Boundary/tree issues

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    Boundary/tree issues

    A property I look after has a large palm tree in the garden. It overhangs the neighbouring property and the neighbour is annoyed. He's written to the tenant demanding that he (or the owner) gets the tree cut back or he'll do it himself and forward the invoice. He has made no mention that the tree poses any threat to his property, he just doesn't like it.

    Now, I'm aware that you can legally trim back overhanging trees up to the point of the boundary and that, strictly speaking, those cuttings remain the property of the tree owner (so you should cut them and chuck them back over, presumably).

    But can he force the landlord (my client) into action? Or pursue him for the money if he follows through on his intended course of action?

    My landlord is indifferent and doesn't particularly want to get anything done about it. Since receiving the letter (via us, via the tenant) he has now taken the view that he no longer likes this neighbour and that he's certainly not going to be told what to do (petty, perhaps, but people are people).

    Thanks in advance.



    #2
    So long as the tree is not so severely injured that it dies, the neighbour has the right to abate the nuisance by cutting the tree back to the boundary. In the absence of any damage to the neighbour's property, she cannot claim the cost or any other damages - at least I have never heard of a case where damages have been awarded. There is no right to require the owner of a tree to keep it within his boundaries. The law believes that trees should be allowed to do what trees do so long as they are not a danger or are not causing damage.

    Whilst there is a legal requirement to offer the owner of the tree any arisings, a common sense approach is that the owner can have no real complaint if they are of no value and the neighbour disposes of them. Even so, it does no harm to ask to avoid dispute. Despite assurances to the contrary on many forums, there is no right to throw or leave the arisings on the tree-owner's land. Subject to the de minimis rule, to do so amounts to an actionable trespass.

    You will find more than you want to know about the law and trees here: https://www.gardenlaw.co.uk/phpBB2/v...f9d948e38d2b0c

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      #3
      Very helpful, thank you.

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        #4
        This often arises with conifers affecting next door's garden.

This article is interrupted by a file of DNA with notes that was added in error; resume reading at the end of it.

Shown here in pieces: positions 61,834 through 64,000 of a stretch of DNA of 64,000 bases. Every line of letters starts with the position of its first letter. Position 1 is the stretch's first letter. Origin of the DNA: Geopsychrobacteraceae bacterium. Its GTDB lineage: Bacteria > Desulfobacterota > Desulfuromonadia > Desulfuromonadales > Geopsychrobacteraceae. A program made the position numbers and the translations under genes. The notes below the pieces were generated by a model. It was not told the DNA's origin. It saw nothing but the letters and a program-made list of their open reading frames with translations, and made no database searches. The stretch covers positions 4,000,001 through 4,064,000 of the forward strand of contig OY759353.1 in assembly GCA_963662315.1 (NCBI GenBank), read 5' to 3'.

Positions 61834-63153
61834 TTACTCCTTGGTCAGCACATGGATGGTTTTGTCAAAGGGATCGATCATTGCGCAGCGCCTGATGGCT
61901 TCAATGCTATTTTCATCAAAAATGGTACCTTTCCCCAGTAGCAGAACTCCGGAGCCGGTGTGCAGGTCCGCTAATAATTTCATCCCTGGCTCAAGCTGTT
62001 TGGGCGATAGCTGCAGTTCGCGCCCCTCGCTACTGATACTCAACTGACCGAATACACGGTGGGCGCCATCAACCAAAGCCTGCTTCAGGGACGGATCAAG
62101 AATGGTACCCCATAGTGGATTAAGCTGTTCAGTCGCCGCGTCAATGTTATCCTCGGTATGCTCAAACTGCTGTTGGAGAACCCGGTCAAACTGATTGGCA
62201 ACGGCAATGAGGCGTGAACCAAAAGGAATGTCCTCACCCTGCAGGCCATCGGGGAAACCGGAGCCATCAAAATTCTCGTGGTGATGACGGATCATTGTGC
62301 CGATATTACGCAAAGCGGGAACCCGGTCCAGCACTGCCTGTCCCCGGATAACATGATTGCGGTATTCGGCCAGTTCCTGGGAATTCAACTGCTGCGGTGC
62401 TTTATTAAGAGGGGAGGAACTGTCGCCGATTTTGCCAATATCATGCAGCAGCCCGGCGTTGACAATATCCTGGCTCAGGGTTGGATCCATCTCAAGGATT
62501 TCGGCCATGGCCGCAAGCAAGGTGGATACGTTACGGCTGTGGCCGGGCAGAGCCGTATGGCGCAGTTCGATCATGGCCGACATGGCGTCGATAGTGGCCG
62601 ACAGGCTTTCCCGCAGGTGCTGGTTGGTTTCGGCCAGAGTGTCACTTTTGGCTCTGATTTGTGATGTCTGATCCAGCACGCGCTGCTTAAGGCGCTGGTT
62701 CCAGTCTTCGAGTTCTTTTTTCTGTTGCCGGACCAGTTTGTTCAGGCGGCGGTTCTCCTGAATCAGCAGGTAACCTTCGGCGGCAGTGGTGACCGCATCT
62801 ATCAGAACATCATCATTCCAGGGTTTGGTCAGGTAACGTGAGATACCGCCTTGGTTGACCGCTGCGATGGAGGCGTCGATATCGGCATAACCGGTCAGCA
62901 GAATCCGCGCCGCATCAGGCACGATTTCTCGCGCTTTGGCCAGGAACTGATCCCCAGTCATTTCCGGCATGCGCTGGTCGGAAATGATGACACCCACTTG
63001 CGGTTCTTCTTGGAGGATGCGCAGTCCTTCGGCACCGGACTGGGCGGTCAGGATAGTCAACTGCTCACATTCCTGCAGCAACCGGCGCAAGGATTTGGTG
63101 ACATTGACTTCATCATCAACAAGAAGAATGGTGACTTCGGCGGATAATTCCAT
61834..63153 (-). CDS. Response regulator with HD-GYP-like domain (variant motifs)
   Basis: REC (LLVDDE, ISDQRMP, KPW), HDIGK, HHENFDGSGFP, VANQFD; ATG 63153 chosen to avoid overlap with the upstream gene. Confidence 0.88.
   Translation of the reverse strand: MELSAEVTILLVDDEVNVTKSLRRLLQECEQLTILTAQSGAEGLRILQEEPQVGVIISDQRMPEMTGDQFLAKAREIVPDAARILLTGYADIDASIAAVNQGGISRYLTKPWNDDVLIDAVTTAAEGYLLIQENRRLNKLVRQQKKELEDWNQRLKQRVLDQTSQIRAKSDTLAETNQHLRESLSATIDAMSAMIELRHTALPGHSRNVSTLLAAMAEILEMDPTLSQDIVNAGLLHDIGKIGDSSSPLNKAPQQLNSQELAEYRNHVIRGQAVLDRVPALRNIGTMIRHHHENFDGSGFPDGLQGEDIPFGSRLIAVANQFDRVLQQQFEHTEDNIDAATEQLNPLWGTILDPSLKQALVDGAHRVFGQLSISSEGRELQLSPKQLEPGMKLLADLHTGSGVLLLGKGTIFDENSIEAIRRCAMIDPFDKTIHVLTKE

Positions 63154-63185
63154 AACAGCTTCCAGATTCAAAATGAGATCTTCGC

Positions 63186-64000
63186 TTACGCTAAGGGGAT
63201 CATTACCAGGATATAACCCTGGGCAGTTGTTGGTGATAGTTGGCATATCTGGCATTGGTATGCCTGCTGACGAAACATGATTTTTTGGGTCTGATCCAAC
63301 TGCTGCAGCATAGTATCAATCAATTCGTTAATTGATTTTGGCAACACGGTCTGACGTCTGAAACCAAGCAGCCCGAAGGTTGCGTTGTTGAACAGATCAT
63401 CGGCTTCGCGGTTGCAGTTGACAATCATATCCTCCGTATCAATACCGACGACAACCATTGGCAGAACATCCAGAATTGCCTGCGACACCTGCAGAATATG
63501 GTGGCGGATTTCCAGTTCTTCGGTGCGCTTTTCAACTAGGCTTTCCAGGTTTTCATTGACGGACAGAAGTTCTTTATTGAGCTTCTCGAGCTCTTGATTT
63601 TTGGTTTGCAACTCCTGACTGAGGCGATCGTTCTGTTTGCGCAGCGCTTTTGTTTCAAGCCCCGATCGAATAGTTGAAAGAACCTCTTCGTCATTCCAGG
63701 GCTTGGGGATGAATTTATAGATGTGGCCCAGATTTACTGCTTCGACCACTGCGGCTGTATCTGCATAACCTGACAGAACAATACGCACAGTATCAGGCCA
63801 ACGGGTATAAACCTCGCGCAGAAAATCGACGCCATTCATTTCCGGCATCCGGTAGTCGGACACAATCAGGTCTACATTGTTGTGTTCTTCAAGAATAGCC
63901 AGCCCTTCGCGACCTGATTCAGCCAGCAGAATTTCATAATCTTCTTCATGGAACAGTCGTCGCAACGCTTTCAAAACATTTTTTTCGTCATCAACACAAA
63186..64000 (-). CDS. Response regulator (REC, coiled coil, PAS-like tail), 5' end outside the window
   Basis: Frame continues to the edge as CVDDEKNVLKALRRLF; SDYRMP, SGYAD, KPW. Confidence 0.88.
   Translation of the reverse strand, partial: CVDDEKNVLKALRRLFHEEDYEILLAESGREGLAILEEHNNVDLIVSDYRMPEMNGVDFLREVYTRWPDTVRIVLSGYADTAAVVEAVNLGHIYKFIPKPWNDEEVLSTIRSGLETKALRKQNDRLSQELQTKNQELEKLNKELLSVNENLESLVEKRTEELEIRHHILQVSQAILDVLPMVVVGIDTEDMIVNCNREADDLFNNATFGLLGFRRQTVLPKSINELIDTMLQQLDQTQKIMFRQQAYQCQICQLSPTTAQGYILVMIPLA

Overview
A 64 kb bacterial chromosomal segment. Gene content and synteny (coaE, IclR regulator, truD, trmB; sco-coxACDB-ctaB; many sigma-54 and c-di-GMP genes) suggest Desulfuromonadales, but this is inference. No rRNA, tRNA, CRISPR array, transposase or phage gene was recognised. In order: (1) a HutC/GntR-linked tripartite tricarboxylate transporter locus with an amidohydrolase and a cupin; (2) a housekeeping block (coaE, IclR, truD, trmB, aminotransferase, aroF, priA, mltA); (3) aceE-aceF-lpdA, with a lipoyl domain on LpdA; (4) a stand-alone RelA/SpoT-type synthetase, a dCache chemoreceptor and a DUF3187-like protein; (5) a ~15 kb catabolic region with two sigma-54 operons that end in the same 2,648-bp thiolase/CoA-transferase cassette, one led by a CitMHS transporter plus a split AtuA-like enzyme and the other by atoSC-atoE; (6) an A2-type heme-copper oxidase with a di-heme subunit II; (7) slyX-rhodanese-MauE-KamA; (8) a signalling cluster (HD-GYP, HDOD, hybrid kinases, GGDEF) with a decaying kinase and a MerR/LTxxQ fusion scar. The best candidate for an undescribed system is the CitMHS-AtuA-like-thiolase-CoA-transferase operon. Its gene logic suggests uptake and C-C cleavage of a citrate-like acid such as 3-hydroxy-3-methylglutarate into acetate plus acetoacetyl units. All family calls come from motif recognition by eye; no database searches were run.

IMO there can be no trespass if overhanging branches are returned to the tree's owner by throwing them back over the boundary line.
        Tell the neighbour this may affect the aesthetic appearance of HIS tree and he is liable for disposal of any branches, so provided, or the cost of a tree surgeon.doing the work.
        NEGOTIATE.

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          #5
          Originally posted by mariner View Post
          IMO there can be no trespass if overhanging branches are returned to the tree's owner by throwing them back over the boundary line.
          I am unable to quote a case, but I do not think there can be any doubt that throwing arisings onto the tree-owner's land without consent is a trespass. The following three sites agree that throwing objects onto land is a trespass:

          https://www.lawteacher.net/lecture-n...ss-to-land.php

          https://www.theguardian.com/money/20...urrights.legal

          https://en.wikipedia.org/wiki/Trespa...liottQuinn2007

          There is a long discussion on what to do with arisings here:

          https://www.gardenlaw.co.uk/phpBB2/v...hp?f=2&t=15543

          My posts are under the name "Conveyancer".

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            #6
            I suggest such an action would also be fly tipping.

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              #7
              How can returning the owner's property back to his land by throwing it over the fence, be considered as trespass or fly tipping?
              Not returning the prunings would be 'theft'.

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                #8
                Originally posted by mariner View Post
                How can returning the owner's property back to his land by throwing it over the fence, be considered as trespass or fly tipping?
                Not returning the prunings would be 'theft'.
                Trespass is not just going onto land it is also any interference with land without the owner's consent. If a ball comes over from a neighbour's property it is reasonable to assume that the neighbour wants it back and therefore to throw it over the fence. It is not reasonable to assume that a neighbour wants clippings or branches thrown into his garden or even left nicely bagged or neatly piled up on his drive.

                It is not theft if you ask the neighbour if he wants the arisings. If you get no answer there comes a point where I think it is safe to dispose of them. If you cut off a branch laden with fruit it is a good idea to bag up the fruit and take it round. If the neighbour is not in then leaving it by the front door is not going to be a problem because it is not unreasonable to assume the neighbour wants the fruit.

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